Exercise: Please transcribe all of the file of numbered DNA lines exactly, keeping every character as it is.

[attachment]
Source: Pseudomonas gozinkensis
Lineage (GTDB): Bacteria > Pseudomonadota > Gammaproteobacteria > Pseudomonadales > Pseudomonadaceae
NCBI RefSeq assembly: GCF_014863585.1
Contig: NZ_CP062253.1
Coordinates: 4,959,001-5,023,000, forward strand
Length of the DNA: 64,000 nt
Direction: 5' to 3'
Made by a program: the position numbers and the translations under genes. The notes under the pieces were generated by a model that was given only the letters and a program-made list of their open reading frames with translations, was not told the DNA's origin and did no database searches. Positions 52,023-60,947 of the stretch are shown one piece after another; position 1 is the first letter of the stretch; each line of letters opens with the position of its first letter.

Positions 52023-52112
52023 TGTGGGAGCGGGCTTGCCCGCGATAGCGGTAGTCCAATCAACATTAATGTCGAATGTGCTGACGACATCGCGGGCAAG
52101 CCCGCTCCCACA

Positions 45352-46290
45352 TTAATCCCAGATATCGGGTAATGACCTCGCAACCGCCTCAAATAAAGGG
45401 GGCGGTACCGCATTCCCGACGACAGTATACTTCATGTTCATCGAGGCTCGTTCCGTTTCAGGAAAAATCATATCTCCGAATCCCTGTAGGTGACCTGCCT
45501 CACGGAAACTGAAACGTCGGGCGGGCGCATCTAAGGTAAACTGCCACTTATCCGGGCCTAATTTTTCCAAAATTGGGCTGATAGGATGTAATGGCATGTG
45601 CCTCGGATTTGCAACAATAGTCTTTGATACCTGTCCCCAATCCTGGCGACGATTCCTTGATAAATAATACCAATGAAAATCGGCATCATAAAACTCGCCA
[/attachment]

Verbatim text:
Source: Pseudomonas gozinkensis
Lineage (GTDB): Bacteria > Pseudomonadota > Gammaproteobacteria > Pseudomonadales > Pseudomonadaceae
NCBI RefSeq assembly: GCF_014863585.1
Contig: NZ_CP062253.1
Coordinates: 4,959,001-5,023,000, forward strand
Length of the DNA: 64,000 nt
Direction: 5' to 3'
Made by a program: the position numbers and the translations under genes. The notes under the pieces were generated by a model that was given only the letters and a program-made list of their open reading frames with translations, was not told the DNA's origin and did no database searches. Positions 52,023-60,947 of the stretch are shown one piece after another; position 1 is the first letter of the stretch; each line of letters opens with the position of its first letter.

Positions 52023-52112
52023 TGTGGGAGCGGGCTTGCCCGCGATAGCGGTAGTCCAATCAACATTAATGTCGAATGTGCTGACGACATCGCGGGCAAG
52101 CCCGCTCCCACA

Positions 45352-46290
45352 TTAATCCCAGATATCGGGTAATGACCTCGCAACCGCCTCAAATAAAGGG
45401 GGCGGTACCGCATTCCCGACGACAGTATACTTCATGTTCATCGAGGCTCGTTCCGTTTCAGGAAAAATCATATCTCCGAATCCCTGTAGGTGACCTGCCT
45501 CACGGAAACTGAAACGTCGGGCGGGCGCATCTAAGGTAAACTGCCACTTATCCGGGCCTAATTTTTCCAAAATTGGGCTGATAGGATGTAATGGCATGTG
45601 CCTCGGATTTGCAACAATAGTCTTTGATACCTGTCCCCAATCCTGGCGACGATTCCTTGATAAATAATACCAATGAAAATCGGCATCATAAAACTCGCCA